“Help Wanted!’ No, I don’t need a stall cleaner or assistant trainer. However, it is true that I need help. I’m on a horsemanship journey and I’ve decided that I cannot get there on my own. I’m constantly looking for individuals and situations that can help me improve my horsemanship skills. In this article I want to share a few anecdotal stories that exemplify this idea.
I recently had a conversation with the father of a horse trainer that I know. I had mentioned I was getting ready to go and spend some time with one of my mentors in hopes of getting help with my horsemanship. “I wish my son would do more of the same.” He went on to say, “He never seems willing to go to a clinic or take a lesson to seek out any help. I don’t know if it’s his pride or fear of embarrassment. He’s very talented. I know he could be even better. I’m afraid his attitude is holding him back.” That’s too bad. I don’t want to be that guy.
I was recently at a big cow horse show and I saw three gentlemen on horseback having a conversation. Two of them were Hall of Fame riders. The third was a younger up-and-coming star in the Western performance horse world. As I attempted to eavesdrop, I was struck by the fact that the young man was not getting advice from them. They were listening to him! These two patriarchs recognized this young man was doing some pretty cool things with his horses and they wanted to learn more about it. These men were not too proud to continue learning and I was impressed by what I was observing.
A few months ago I had the opportunity to ride with my daughter Sarah who is a very successful reined cow horse trainer. While I was working a cow, she gave me a tip on how I could cue my horse more with my legs instead of my hands. That little tip made a big difference. That one observation and simple tip from a qualified horsewoman is still helping me with my horses today. Later I mentioned to her, “Sarah, that one suggestion was worth the whole trip for me. If I hadn’t been here you would not of seen it and you would not have told me.” Sarah gets that kind of help everyday at her training barn. Whether it’s her husband or another qualified horseman, there is a continual flow and sharing of ideas. No wonder she’s better than me!
Below: Richard Winters and Sarah Dawson- One of my favorite teachers
Photo Credit: Ross Hedcox
Doug Williamson, a million-dollar rider and Hall of Fame member of the National Reined Cow Horse Association is a good friend and mentor of mine. As a young man, Doug used to rodeo and rope calves at amateur rodeos around the country. Some friends of his who were going to professional rodeos encouraged him to get his card and join them on the road. “Only on my best day am I good enough to compete against you guys. Why would I want to do that?” Doug asked. After much persuading he did get his professional card and started traveling with those cowboys. He later looked back and realized the importance of that decision. He began hanging with Ropers that were continually challenging him to be better. And he got better! What’s the moral of the story for me? I’ve got to find opportunities to ride with people that are better than me.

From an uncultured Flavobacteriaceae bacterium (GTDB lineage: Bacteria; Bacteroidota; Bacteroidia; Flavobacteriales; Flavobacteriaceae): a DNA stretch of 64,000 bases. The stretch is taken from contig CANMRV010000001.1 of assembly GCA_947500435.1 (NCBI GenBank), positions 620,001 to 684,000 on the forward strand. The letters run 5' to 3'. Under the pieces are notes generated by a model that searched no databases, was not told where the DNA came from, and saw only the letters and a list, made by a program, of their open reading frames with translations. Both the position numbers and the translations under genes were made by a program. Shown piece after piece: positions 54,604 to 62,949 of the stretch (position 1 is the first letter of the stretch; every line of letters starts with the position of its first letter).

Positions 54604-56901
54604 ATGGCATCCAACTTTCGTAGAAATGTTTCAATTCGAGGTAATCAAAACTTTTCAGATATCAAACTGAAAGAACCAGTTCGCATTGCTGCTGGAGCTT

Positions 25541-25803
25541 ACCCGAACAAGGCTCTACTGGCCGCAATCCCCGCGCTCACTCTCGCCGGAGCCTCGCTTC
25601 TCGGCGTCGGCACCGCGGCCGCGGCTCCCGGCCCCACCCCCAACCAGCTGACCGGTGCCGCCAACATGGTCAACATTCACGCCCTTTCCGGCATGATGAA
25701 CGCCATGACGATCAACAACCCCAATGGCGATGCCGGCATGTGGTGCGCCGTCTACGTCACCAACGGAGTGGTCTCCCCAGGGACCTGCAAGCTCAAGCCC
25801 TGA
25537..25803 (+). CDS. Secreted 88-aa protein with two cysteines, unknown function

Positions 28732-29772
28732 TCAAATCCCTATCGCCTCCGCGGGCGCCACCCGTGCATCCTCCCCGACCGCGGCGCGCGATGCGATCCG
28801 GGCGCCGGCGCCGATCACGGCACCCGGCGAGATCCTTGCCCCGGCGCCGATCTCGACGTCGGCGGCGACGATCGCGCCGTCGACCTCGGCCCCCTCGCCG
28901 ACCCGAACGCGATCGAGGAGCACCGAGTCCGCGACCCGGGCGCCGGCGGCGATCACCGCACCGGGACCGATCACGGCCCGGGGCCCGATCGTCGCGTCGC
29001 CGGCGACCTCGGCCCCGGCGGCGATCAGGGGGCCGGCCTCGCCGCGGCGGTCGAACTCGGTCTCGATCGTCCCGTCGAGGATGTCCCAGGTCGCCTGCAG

A couple years ago our daughter Sarah married Mr. Chris Dawson. Chris has shown horses all his life and he’s currently ranked the number 2 rider in the world, according to the National Reined Cow Horse Association. Together, Chris and Sarah have a thriving training business in Aubrey, Texas. Chris is originally from Nebraska and I recently asked him if he would ever consider moving back, due to land prices being cheaper, to set up their training business. “I couldn’t do it.” He said, “I’m afraid I would get off track and lose my edge. I need to be in the heart of horse country and surround myself with other horsemen who will challenge me to be better.” If he needs that consistent help, what about you and me?
Maybe the title of this article needs to be changed. Instead of “Help Wanted” it should read “Help Needed”. Yes, we can learn things on our own. And it is true that often times the horse is our best teacher. Yet, I’m going to continually look to others who are on this horsemanship journey. And yes, it will be people who are farther along to help me in this process. Who’s helping you?
Richard Winters Bio
For over 35 years, Richard has dedicated himself to honing in his horsemanship skills, and to passing his knowledge on to others. Richard’s credentials extend from the rodeo arena and high desert ranches of the west, being a highly sought after horse trainer and horsemanship clinician.
Richard Winters horsemanship journey has earned him Colt Starting and Horse Showing Championship titles. Obtaining his goal of a World Championship in the National Reined Cow Horse Association became a reality in 2005. He is an AA Rated judge. Another of Richard’s horsemanship goals was realized with his 2009 Road to the Horse Colt Starting Championship. Richard has returned as the Horseman’s Host for 5 consecutive years. Being a Top Five Finalist was a great way to end our 2015 show season. International travels include: Australia, Brazil, Canada, Mexico, Scotland, Sweden, and Poland where he earned the European International Colt Starting Championship title. Richard is a “Masterful Communicator” with horses and humans alike. You can view Richard Winters Horsemanship programming on RFDTV each Wednesday at 12:00 PM and 8:00 PM (PST). We are happy to announce the 2016 release of Richard’s brand new book, “From Rider to Horseman,” that was published by Western Horseman Magazine.
Richard and his wife Cheryl currently reside in Reno, Nevada, and invited you to “Connect” with Richard Winters Horsemanship on Facebook and YouTube. You can also read Winters’ horse training articles, published monthly in many magazines. For more information about Richard Winters Horsemanship, please go to: www.WintersRanch.com